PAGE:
The Simpsons Movie (2007)

24 Apr


Smith’s Verdict: ****

Reviewed by Tanner Smith

“The Simpsons” is one of the best TV shows to come around and I’m sure I’m not the only one who believes that. And with “The Simpsons Movie,” here is a triumph. We have waited for this film for a long time and now that it’s here, I am not disappointed. Not one bit. In many ways, “The Simpsons Movie” is a triumph. It’s funny all the way through. And I never thought I would ever say this about “The Simpsons,” but “The Simpsons Movie” is also well-animated. Watch the sequence with the angry mob carrying torches and you’ll see what I mean. The animators spent a long time trying to satisfy fans of the popular TV series and they didn’t disappoint us. I loved the look of this film and I also loved the energy put into it with the script and voiceovers.

Even the Simpsons are surprised to see themselves in a movie. As they watch a movie, they wonder who would be dumb enough to watch something they can get on TV for free. Who would be so dumb? “Suckers.” He’s pointing straight at us.

Of course it has to have a plot but even so, the movie satisfies. It delivers satire with a capital S. On second thought, make every letter capitalized. The EPA (Environmental Protection Agency) has declared the Simpsons’ hometown of Springfield a crisis zone. The lake is polluted and young Lisa Simpson is going door-to-door to convince people to help prevent people from dumping in the lake again. (One house even flees.) Things take a turn for the worse when the lovable dope himself—Homer Simpson—dumps a silo of pig droppings into the lake. The EPA takes action and imprisons the townsfolk in a gigantic glass dome (threatening their lives but what do the government care, right?). Wait until you see who the president of the United States is.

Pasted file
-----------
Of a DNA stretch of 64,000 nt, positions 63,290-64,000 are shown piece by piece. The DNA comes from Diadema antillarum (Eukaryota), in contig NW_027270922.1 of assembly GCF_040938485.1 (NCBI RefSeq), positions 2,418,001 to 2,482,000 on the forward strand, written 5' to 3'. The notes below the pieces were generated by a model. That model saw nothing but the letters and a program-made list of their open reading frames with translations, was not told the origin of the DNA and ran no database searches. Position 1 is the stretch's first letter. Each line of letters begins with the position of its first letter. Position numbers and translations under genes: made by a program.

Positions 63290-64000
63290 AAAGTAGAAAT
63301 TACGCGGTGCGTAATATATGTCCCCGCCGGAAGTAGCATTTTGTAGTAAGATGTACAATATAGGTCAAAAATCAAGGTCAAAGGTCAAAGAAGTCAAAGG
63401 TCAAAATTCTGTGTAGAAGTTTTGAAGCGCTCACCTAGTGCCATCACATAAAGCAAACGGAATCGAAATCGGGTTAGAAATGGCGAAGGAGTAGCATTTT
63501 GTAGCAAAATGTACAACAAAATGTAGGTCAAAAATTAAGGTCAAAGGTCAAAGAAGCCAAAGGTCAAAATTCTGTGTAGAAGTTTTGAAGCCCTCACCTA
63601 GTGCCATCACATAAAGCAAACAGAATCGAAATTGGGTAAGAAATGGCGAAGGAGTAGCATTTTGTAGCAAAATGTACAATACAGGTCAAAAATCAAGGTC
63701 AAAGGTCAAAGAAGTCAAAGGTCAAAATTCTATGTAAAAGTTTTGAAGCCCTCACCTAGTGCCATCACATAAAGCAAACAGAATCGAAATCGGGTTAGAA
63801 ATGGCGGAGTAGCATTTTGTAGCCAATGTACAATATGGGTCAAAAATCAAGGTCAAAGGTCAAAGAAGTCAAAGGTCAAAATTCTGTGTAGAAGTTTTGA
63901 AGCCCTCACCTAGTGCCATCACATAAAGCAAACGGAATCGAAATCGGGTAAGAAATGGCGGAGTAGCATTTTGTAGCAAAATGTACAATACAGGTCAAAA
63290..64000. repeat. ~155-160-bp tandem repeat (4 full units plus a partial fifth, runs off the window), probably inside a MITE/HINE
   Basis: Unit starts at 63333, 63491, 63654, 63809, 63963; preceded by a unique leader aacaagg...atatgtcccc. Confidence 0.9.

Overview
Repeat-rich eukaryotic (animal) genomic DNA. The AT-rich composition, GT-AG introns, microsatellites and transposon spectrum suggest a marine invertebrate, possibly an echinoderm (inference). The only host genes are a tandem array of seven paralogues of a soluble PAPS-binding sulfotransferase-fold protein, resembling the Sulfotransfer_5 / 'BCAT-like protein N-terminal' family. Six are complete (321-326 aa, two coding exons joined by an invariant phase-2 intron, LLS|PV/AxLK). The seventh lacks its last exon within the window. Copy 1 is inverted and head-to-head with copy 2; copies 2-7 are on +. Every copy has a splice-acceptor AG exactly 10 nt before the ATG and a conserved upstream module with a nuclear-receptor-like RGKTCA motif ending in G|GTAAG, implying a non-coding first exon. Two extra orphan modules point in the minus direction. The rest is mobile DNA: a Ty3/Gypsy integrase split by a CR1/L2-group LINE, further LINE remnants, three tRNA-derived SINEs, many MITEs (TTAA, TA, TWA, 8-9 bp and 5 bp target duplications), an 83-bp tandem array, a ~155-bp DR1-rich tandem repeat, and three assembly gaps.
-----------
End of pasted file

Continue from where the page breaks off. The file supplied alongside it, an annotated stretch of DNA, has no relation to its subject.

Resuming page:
I could easily give away the big laughs of the movie but that wouldn’t be fair. In a way, this movie is like “Airplane.” One gag happens after another, usually one gag funnier than the last. I won’t spoil the biggest laughs in the movie but they feature a skateboarding scene inspired by Austin Powers and a unique way to go fishing. There are more big laughs—those made me laugh the hardest…I think. I was laughing loudly through a lot of this movie—those two scenes made me laugh the loudest, I think.

The Simpsons don’t just become action heroes, though that’s what they become when they race to save Springfield from certain doom. They remain the same American family that we all know and love. Bart is still mischievous and devilishly clever. Lisa is still the squeaky-voiced voice of reason daughter. Maggie is still an accident, sadly, but she finds her worth (hasn’t she always?). Marge is still toughing it out and dealing with her husband’s idiocy. Her voice has yet to improve—but really, does it have to? And Homer Simpson—what a lovable goofball he is. Just watching this guy stand around will bring a smile. Watching him act around, while being voiced by Dan Castellaneta, will always bring a laugh. It’s impossible to dislike him.

What else can I say? I love this movie. I love the biting satire, I love the fact that the animators and screenwriters were trying so hard to make us laugh, and I love the Simpsons themselves. The polished writing and the stylish animation help a lot as well. “The Simpsons Movie” relives the glory days of the great TV show. To those who disagree with me, eat my shorts.

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